Comprehensive income for each fiscal year is as follows (in thousands):
                         
    2009     2008     2007  
 
                       
Net income
  $ 115,466     $ 81,930     $ 96,241  
Foreign currency translation adjustment
                22  
 
                 
Comprehensive income
  $ 115,466     $ 81,930     $ 96,263  
 
                 

 

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Note 8 — Net Income Per Share:
Net income per share is calculated as follows (in thousands, except per share amounts):
                         
    2009  
    Net             Per Share  
    Income     Shares     Amount  
Basic net income per share:
                       
Net income
  $ 115,466       35,990     $ 3.21  
Dilutive stock options and restricted stock units outstanding
          659       (0.06 )
 
                 
Diluted net income per share
  $ 115,466       36,649     $ 3.15  
 
                 
                         
    2008  
    Net             Per Share  
    Income     Shares     Amount  
Basic net income per share:
                       
Net income
  $ 81,930       36,830     $ 2.22  
Dilutive stock options and restricted stock units outstanding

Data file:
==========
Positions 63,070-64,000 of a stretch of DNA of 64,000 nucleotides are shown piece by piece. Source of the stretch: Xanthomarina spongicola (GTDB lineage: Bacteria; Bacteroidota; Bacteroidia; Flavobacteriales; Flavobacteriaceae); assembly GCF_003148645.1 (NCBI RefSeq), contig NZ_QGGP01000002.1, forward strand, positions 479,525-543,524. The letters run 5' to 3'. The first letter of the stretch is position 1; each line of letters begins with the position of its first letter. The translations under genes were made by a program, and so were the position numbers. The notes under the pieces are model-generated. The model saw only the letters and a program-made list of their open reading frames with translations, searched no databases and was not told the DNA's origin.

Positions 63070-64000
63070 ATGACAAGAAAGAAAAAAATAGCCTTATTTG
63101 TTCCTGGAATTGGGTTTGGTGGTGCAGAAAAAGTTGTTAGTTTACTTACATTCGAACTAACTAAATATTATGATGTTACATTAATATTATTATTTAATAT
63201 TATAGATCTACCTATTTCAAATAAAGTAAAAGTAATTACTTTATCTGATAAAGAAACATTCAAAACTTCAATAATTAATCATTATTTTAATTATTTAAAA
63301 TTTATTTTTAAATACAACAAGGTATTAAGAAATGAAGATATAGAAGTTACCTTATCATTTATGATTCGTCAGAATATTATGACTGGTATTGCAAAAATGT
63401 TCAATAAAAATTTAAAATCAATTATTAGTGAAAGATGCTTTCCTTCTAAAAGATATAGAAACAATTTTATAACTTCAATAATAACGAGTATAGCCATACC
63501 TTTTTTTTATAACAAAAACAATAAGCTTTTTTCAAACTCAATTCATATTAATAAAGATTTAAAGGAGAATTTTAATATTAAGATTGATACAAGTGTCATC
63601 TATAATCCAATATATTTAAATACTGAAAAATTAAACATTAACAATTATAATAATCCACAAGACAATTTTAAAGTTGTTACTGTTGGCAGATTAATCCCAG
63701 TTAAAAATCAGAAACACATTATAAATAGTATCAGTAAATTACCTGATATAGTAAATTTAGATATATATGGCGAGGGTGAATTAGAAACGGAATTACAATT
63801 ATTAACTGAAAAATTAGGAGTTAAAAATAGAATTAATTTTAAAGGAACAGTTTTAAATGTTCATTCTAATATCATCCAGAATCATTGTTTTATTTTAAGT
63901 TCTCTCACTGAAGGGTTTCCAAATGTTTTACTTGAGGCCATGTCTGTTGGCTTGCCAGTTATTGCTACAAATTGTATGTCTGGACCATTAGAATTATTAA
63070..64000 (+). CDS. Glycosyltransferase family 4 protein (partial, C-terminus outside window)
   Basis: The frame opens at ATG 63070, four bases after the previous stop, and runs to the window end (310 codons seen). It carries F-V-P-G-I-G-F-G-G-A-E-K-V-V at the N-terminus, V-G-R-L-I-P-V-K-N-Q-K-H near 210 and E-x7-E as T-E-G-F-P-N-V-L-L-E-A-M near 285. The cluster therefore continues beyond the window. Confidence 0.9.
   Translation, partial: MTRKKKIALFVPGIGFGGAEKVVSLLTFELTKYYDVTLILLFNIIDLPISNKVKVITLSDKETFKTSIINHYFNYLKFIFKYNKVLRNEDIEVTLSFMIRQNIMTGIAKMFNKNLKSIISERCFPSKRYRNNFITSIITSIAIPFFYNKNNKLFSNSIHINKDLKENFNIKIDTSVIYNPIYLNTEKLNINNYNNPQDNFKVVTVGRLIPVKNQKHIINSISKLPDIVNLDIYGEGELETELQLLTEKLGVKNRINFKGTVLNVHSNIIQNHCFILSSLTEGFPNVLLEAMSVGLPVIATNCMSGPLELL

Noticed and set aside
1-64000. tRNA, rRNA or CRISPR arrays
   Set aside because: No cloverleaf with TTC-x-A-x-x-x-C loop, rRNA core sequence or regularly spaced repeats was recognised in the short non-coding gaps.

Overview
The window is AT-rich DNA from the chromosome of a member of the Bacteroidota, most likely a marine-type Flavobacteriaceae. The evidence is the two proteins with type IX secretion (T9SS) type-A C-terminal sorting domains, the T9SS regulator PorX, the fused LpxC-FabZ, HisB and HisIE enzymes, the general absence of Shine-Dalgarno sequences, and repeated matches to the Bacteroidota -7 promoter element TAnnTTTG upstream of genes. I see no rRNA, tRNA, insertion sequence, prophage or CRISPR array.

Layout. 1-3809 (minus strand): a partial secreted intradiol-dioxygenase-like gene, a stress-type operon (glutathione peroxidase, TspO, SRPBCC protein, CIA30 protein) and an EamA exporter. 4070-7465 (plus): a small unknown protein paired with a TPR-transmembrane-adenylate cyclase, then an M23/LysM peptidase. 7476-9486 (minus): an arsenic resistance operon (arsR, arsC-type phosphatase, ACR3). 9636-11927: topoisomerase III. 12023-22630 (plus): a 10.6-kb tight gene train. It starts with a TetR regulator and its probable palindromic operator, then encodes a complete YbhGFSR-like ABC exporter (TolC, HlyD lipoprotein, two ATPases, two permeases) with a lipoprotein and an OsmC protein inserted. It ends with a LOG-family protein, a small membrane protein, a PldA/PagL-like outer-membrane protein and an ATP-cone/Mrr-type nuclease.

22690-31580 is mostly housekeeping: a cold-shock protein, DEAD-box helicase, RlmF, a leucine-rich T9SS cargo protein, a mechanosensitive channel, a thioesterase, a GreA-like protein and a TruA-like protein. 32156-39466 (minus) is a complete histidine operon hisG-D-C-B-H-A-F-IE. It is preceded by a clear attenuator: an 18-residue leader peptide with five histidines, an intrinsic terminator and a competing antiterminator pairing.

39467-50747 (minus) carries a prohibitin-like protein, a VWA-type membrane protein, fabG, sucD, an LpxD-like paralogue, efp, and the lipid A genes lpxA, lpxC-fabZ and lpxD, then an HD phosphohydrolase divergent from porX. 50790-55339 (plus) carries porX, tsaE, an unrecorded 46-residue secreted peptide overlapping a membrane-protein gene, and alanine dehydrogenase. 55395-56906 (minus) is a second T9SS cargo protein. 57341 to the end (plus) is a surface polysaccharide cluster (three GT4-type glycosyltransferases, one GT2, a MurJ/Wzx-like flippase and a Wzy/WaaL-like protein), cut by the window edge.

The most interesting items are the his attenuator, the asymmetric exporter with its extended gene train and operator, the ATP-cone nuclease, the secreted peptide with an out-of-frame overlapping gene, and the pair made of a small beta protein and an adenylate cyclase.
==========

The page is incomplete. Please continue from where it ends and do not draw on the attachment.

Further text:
634       (0.03 )
 
                 
Diluted net income per share
  $ 81,930       37,464     $ 2.19  
 
                 
                         
    2007  
    Net             Per Share  
    Income     Shares     Amount  
Basic net income per share:
                       
Net income
  $ 96,241       39,220     $ 2.45  
Dilutive stock options and restricted stock units outstanding
          880       (0.05 )
 
                 
Diluted net income per share
  $ 96,241       40,100     $ 2.40  
 
                 
Anti-dilutive stock options excluded from the above calculations totaled 1,652,937, 1,637,286 and 1,052,603 in 2009, 2008 and 2007 respectively.
Note 9 – Income Taxes:
The provision for income taxes consists of the following (in thousands):
                         
    2009     2008     2007  
Current tax expense:
                       
Federal
  $ 71,640     $ 46,489     $ 49,395  
State
    9,480       3,995       2,321  
 
                 
Total current
    81,120       50,484       51,716  
 
                 
 
                       
Deferred tax expense (benefit):
                       
Federal
    (10,926 )     1,096       4,449  
State
    (2,671 )     (74 )     2,598  
 
                 
Total deferred
    (13,597 )     1,022       7,047  
 
                 
Total provision
  $ 67,523     $ 51,506     $ 58,763